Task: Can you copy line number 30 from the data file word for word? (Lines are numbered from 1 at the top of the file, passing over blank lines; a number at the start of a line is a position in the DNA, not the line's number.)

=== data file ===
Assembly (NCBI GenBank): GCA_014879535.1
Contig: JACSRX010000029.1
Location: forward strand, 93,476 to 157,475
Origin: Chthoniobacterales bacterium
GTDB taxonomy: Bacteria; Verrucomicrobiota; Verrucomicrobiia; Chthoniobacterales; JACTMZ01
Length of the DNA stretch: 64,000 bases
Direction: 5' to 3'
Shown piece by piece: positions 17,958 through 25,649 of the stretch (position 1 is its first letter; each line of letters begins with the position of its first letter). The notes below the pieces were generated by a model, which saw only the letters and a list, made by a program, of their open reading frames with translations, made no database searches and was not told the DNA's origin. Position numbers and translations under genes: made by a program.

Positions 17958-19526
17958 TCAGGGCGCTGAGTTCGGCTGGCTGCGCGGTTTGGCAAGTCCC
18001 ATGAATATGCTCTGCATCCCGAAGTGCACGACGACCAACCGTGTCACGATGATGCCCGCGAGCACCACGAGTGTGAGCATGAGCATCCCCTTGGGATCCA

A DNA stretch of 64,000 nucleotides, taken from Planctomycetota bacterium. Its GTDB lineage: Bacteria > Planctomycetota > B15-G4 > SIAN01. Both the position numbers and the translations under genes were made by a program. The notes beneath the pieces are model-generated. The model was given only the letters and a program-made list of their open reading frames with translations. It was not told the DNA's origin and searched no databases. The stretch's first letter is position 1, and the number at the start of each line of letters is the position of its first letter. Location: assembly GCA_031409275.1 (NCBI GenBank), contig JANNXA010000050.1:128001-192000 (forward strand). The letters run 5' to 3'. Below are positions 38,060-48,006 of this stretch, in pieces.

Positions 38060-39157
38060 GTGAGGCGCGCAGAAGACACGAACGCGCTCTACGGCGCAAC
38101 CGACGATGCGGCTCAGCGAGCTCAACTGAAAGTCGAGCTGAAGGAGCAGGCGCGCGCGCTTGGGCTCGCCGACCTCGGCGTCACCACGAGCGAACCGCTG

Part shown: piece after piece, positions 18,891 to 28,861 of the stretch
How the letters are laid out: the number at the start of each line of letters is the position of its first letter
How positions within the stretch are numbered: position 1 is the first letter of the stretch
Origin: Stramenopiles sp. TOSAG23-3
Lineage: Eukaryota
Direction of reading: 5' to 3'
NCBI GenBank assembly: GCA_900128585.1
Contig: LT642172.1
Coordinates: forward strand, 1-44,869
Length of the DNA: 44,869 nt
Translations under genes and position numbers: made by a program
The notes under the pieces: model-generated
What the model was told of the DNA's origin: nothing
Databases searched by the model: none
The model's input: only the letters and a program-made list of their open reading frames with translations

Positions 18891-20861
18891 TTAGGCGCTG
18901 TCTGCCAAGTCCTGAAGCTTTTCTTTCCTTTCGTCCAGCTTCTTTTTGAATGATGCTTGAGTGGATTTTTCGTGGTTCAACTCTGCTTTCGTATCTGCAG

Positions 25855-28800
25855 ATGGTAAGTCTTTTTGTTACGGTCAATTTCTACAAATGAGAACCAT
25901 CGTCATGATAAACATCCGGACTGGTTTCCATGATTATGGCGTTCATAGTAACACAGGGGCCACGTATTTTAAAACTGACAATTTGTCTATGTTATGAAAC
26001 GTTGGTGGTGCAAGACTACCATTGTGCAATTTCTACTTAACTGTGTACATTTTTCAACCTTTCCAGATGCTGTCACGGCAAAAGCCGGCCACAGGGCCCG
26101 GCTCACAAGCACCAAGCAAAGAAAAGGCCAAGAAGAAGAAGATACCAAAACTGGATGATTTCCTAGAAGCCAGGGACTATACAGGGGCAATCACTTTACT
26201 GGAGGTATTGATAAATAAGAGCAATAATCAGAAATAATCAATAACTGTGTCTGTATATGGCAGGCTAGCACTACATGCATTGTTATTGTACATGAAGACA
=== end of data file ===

The model's input: only the letters and a program-made list of their open reading frames with translations